SHANGHAI -- Volkswagen's car sales in China fell 6 percent in 2004 and will fare little better in 2005 amid a raging price war and worsening demand from a slowing economy, executives for its two ventures in the country said on Tuesday.
Volkswagen, which counts China as its largest market outside Germany, lagged by far a nationwide market that had been expected to grow 10 to 15 percent in 2004, analysts said.
The German giant, once China's undisputed leader, fell short of predictions of a slight rise in sales. Its lackluster performance points to diminishing market share as Japanese players from Toyota to Nissan move in on its turf.
"Volkswagen is losing its market share" rapidly, said Henry Wu, an analyst at UBS. "Both Volkswagen's ventures in China are not doing very well, but Japanese companies are growing their market share very strongly."
Global automakers are investing over $13 billion in China to triple annual production to about six million cars by 2010.
But executives and analysts say demand -- wrecked in part by Beijing's clampdown on easy car loans -- may not begin to recover until the second half of 2005 at the earliest as customers look forward to more price cuts and greater ease of imports in 2005.
"Momentum has only been single-digit growth in recent months. Without more price cuts, we will not likely see double-digit growth again," said Wu.
Volkswagen two main ventures in China -- in commercial hub Shanghai and the cold northeastern city of Changchun -- sold about 655,000 units in 2004, after surging 36 percent to 698,000 units in 2003, executives told Reuters.
"It was a difficult year, and this year is likely to be no less hard," an executive at the Changchun venture said. "People are waiting for more price cuts and are holding back purchases."
That plant -- a partnership with First Automotive Works -- saw sales edge up 0.7 percent to 300,118 cars in 2004.
But sales at Shanghai Volkswagen -- a venture with state giant Shanghai Automotive Industry Corp. -- dropped more than 10 percent to 355,000 units compared with 396,000 sold in 2003.
"China's car market has slowed since the beginning of last year, and people are still waiting to see when it will pick up," an executive at Shanghai Volkswagen told Reuters. "Domestic car makers have all been suffering, and we're no exception."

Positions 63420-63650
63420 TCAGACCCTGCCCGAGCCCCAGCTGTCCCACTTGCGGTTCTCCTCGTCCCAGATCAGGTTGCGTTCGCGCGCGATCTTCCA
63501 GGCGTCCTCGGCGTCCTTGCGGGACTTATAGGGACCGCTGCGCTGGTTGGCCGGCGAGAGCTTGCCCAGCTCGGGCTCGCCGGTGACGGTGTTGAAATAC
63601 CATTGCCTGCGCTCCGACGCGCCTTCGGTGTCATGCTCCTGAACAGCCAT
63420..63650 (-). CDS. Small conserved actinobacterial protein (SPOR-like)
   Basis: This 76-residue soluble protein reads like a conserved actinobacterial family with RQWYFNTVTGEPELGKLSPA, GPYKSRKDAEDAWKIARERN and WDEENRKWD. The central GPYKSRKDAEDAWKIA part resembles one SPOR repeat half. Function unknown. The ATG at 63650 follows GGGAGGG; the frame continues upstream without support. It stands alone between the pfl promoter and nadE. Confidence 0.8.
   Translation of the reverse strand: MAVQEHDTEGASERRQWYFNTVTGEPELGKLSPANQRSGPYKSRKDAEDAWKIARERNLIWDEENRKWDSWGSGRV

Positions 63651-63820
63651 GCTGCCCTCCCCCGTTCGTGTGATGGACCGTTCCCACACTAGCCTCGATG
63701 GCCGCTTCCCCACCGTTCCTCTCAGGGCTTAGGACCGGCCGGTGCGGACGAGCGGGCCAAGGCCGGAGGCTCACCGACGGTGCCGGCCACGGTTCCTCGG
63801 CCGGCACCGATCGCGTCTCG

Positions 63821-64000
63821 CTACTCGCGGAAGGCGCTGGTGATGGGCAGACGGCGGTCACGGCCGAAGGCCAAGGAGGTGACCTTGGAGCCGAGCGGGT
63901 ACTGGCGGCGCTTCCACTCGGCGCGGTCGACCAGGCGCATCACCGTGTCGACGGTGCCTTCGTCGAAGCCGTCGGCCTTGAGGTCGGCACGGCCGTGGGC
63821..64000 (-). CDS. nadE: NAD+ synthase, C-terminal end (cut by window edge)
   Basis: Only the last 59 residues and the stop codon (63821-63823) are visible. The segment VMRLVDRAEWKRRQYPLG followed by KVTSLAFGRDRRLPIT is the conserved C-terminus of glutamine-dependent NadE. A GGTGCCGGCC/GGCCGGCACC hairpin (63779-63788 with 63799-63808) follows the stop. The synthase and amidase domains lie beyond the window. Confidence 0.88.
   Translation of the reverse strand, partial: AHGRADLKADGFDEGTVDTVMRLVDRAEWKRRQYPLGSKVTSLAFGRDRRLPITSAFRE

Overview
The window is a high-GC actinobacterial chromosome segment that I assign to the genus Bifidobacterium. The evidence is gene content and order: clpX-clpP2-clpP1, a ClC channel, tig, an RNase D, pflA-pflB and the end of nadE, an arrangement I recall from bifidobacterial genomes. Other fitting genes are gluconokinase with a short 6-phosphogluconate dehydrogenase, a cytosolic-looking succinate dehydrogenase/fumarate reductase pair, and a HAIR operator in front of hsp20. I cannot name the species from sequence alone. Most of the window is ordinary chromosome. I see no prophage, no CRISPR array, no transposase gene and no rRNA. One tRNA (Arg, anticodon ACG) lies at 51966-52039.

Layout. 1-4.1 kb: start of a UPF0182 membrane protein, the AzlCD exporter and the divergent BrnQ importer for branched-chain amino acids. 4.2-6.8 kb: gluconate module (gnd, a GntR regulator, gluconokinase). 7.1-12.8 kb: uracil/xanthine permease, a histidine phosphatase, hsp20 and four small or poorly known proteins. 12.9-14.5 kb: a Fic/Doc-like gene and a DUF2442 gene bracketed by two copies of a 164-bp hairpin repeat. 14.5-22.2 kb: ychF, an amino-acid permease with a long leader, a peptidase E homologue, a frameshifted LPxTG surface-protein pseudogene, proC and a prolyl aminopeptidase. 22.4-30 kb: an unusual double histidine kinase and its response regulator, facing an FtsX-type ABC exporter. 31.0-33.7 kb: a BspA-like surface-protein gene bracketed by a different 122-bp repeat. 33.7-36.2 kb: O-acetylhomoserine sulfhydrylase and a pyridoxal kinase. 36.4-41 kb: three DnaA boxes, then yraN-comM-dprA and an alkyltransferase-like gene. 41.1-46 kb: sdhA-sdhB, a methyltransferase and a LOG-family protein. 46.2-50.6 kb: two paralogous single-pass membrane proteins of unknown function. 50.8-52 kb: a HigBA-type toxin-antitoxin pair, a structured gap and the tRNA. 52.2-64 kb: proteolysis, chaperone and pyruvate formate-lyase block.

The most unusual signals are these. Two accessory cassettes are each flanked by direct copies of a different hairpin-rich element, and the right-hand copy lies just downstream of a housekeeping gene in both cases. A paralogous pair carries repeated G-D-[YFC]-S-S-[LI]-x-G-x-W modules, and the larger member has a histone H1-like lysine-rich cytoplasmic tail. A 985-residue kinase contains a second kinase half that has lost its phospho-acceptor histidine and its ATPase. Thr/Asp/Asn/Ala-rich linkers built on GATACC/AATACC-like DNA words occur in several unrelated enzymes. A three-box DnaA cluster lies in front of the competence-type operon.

A senior executive told Reuters in November that the plant had been expecting to sell about 360,000 vehicles in 2004.
Data for General Motors, which has been closing on Volkswagen's commanding lead, is due later this week.
The Detroit giant's sales in the first 10 months of 2004 rose 32 percent to just over 400,000 units -- but that included vehicles from trucks to cars.
Volkswagen's market share slipped to about a quarter from a third in 2004, state media has said, while GM maintained a share of just under a tenth, though the firm argues that if all vehicles are included the German firm's share shrinks to about 13 percent.
In June, Volkswagen cut prices in China by up to 11.7 percent, a month after GM offered 11 percent discounts.
Last month, Nissan Motor Co. Ltd. and a local partner said they would invest $362 million on an engine plant in southern China, a region already home to operations of Honda Motor Co. and Toyota Motor Corp.
Honda's venture with Hong Kong-listed Denway Motors Ltd. sold 202,000 cars in 2004, up 73 percent.
Volkswagen said in July it would shoot for sales growth of 5 to 7 percent, or about 735,000 to 749,000 units, in 2004 -- scaled back from more than 800,000 originally.
It aimed to increase capacity to around 900,000 in 2006 from 700,000 currently. By 2008, it wants to bump that up to 1.6 million units via a 5.3 billion euro ($7.14 billion) investment.